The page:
Cohen et al. [170] designed CancerSEEK method for early cancer detection using circulating protein biomarkers and mutation in cfDNA from multi-analyte blood test results consist of 1817 blood plasma samples with 1005 cancer patients with eight different type of cancer such as colorectum, liver, ovary, esophagus, pancreas, stomach, breast and lung cancer, and 812 healthy individuals. CancerSEEK method is usually applied for both binary and localize cancer detection from the mentioned blood test. For binary cancer detection, logistic regression (LR) classifier with 10-folds cross-validation involved using omega cfDNA score and eight protein biomarkers. CancerSEEK employed the random forest (RF) classifier with 10-folds cross-validation using omega cfDNA score, 39 protein biomarkers, and patient gender for cancer type localization. CancerSEEK achieved 70% average sensitivity for eight cancer types with 99% specificity, including the sensitivity levels of five cancer types from 69% to 98%.
Later, Nassri et al. [172] applied the binomial RF classifier for gliomas cancer detection with other types of cancer using cfDNA methylation profile from plasma samples. They achieved the highest sensitivity with an AUC value of 0.990.
Penson et al. [171] used the RF machine learning classifier for cancer type detection on tissue biopsies and then validated on two plasma ctDNA datasets. They achieved 73.8% accuracy with 5-folds cross-validation for 22 cancer types, including the highest accuracy of 95%, 87%, and 85% for uveal melanoma, glioma, and colorectal cancer, respectively. It also obtained 75% accuracy from plasma ctDNA genome analysis.
Wang et al. [176] used the RF model for gastrointestinal cancer detection using plasma cfDNA data. The gastrointestinal cancers include the gall bladder, stomach, esophagus, colon, bile duct, pancreas, liver, and rectum cancers. This study also analyzed the cfDNA profile of hepatocellular carcinoma, colorectal cancer, pancreatic cancer patients, and healthy individuals. It obtained the AUC of 0.960, 0.890, 0.910, respectively, using the RF model with 10-folds cross-validation.
Zhang et al. [173] employed the RF algorithm for feature selection and classification of early-stage lung cancer using circulating miRNA from the liquid biopsy with SMOTE oversampling technique. They achieved the highest 96.60% accuracy value (AUC = 0.996) with a maximum of 13 miRNA features. RF identified the top five circulating miRNA features for early lung cancer detection.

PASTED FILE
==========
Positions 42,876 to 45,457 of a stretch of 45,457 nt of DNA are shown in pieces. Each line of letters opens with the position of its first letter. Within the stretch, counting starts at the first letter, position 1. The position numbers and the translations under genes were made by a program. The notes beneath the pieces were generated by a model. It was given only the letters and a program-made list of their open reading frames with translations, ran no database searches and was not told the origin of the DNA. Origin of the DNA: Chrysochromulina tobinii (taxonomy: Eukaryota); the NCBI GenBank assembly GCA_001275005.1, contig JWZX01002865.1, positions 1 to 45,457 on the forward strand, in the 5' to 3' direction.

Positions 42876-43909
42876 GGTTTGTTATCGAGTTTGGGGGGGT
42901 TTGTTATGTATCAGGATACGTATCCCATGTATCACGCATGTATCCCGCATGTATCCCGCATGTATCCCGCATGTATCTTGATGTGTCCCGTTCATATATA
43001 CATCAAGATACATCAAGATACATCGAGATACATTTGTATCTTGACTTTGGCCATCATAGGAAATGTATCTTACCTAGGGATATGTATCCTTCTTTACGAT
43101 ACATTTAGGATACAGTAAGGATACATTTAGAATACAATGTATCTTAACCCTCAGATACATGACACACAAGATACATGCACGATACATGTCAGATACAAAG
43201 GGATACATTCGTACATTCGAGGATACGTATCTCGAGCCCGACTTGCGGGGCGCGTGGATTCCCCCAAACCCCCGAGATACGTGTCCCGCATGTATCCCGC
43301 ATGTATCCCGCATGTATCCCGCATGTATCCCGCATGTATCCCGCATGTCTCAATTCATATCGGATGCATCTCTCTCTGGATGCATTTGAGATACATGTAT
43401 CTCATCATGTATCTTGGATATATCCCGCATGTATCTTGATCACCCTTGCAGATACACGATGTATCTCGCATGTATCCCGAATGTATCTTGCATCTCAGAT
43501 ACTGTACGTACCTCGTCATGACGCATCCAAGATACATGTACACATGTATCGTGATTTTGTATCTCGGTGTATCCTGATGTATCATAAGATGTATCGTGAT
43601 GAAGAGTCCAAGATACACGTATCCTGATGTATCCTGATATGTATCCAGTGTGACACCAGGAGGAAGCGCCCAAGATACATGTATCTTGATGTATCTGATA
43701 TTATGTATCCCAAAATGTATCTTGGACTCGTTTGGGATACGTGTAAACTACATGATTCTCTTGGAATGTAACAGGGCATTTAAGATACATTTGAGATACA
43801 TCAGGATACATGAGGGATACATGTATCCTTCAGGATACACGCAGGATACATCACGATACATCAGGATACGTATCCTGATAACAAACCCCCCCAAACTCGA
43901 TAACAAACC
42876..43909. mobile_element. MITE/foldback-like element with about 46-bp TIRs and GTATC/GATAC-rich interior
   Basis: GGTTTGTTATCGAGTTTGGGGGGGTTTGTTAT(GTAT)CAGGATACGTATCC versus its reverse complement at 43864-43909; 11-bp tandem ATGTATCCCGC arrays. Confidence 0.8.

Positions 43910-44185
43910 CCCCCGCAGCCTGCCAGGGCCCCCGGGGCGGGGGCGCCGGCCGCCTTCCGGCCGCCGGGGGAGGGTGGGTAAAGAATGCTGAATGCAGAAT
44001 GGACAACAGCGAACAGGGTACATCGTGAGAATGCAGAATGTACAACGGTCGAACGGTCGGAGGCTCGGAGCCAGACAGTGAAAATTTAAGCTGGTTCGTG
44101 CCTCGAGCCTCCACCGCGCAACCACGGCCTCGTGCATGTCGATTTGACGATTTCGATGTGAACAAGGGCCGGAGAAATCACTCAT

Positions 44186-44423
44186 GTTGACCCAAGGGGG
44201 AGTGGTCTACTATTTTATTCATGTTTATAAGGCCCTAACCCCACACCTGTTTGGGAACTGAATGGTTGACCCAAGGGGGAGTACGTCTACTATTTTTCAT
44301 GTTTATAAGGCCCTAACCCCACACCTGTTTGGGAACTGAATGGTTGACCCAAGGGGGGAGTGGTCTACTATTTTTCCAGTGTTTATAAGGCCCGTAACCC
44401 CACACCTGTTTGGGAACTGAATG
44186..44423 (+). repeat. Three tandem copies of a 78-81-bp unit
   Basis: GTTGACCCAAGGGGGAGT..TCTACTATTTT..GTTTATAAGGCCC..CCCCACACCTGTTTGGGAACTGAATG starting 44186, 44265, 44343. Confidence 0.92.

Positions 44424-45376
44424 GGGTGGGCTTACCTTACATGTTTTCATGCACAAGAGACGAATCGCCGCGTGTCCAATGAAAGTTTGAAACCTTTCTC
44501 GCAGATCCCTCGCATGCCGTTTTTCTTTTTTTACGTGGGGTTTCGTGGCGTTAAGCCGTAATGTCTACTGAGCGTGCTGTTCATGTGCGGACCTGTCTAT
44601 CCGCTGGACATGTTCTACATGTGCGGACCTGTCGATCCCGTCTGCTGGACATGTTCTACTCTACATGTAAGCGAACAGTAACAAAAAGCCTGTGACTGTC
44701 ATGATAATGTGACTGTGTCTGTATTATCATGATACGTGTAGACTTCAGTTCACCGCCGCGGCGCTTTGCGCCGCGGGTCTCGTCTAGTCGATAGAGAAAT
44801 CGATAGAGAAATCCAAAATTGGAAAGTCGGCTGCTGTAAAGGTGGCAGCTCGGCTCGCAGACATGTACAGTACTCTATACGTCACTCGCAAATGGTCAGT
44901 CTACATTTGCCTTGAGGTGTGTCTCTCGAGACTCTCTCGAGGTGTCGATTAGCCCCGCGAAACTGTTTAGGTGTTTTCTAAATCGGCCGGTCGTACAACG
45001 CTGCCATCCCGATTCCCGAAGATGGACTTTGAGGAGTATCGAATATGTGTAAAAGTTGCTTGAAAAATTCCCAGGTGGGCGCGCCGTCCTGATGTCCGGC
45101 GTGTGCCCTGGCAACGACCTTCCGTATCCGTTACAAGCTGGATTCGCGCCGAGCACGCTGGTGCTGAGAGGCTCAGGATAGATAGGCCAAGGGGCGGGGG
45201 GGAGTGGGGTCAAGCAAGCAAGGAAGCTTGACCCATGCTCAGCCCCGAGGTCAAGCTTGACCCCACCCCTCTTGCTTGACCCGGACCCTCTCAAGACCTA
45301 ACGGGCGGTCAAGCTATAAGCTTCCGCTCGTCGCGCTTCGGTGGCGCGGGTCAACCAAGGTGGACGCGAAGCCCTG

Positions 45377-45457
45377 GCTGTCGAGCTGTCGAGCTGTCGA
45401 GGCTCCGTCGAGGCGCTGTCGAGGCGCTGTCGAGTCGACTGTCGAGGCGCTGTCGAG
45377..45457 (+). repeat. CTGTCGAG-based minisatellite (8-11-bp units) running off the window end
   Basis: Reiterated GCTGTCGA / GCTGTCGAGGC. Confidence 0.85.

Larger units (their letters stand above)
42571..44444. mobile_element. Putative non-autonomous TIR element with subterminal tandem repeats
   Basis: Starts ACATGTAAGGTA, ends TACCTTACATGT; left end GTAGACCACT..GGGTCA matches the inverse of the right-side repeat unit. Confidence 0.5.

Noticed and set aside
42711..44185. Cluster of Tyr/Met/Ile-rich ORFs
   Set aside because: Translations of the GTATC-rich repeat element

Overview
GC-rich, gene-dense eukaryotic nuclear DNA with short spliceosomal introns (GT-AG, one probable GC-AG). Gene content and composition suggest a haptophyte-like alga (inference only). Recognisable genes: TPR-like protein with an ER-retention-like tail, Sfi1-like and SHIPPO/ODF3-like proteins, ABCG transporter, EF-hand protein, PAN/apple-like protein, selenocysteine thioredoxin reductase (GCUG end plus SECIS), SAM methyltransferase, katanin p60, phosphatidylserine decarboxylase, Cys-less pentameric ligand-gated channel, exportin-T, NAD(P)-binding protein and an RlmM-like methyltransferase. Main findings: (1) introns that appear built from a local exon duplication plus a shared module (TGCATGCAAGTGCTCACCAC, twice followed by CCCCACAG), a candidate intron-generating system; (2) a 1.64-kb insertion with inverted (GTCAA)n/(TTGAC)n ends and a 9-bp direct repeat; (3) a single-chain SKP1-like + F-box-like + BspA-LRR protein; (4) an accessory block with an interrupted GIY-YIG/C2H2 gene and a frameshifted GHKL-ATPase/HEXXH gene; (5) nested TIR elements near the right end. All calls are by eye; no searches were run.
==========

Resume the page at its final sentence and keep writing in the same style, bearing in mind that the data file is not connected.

Peng et al. [177] applied the RF prediction model for early-stage pancreatic cancer detection of diabetic patients using blood-based plasma biomarkers. The RF model has identified the best biomarkers for early-stage pancreatic cancer patients considering the AUC measure using the leave-one-out cross-validation technique and obtained AUC values of 0.850 and 0.810 with and without the CA19-9 biomarker.
Hoshino et al. [174] employed the RF classifier to identified the biomarkers from extracellular vesicles and particle (EVP) for cancer detection. The research shows that EVP proteins are able to serve as biomarkers for early cancer detection and tumor origin detection. This study used 426 human EVP profile samples for cancer detection and achieved over 90% sensitivity and 88% specificity on both training set and test set.

4.2. Deep Learning

In cancer detection, traditional machine learning algorithms usually rely heavily on the representation of the selected information [178]. However, in most cases, it is difficult to give an effective feature set. In addition, manually designing features requires a lot of manpower and time in complex tasks. Therefore, deep learning came into being. When training the model, deep learning utilizes high-level features to represent low-level features, that is, to build complex concepts by combining simple concepts [179]. Since our survey focuses on commonly used algorithms based on the characteristics extracted from liquid biopsy, and the extracted features are substantially tabular data (i.e., a sample by feature matrix); therefore, here we just discuss the basic deep learning model without introducing the spatial-aware or time-aware blocks in computer vision or natural language processing. A classic case of deep learning is the multilayer perceptron (MLP, also named as a neural network (NN)).
  • Principle of MLP
A multilayer perceptron is a function that maps a set of input values to output values, and this function consists of many simpler functions [180]. It can be considered that each function gives a new representation of the input. Generally, an MLP consists of three different blocks, which are the input layer, hidden layer, and output layer. A 3-layer MLP architecture can be seen in Figure 5. Herein, the input layer accepts the features, that is, the experiment results from liquid biopsy. Hidden layers are between the input and output layers. Each hidden node in the hidden layer is a perceptron (with its own set of weights). Hidden layer can extract a feature pattern from the previous layer and model more complex functions [181]. Hidden layer is also called a fully-connected layer or dense layer. Output layer outputs the final prediction results (e.g., the binary description of sick or healthy).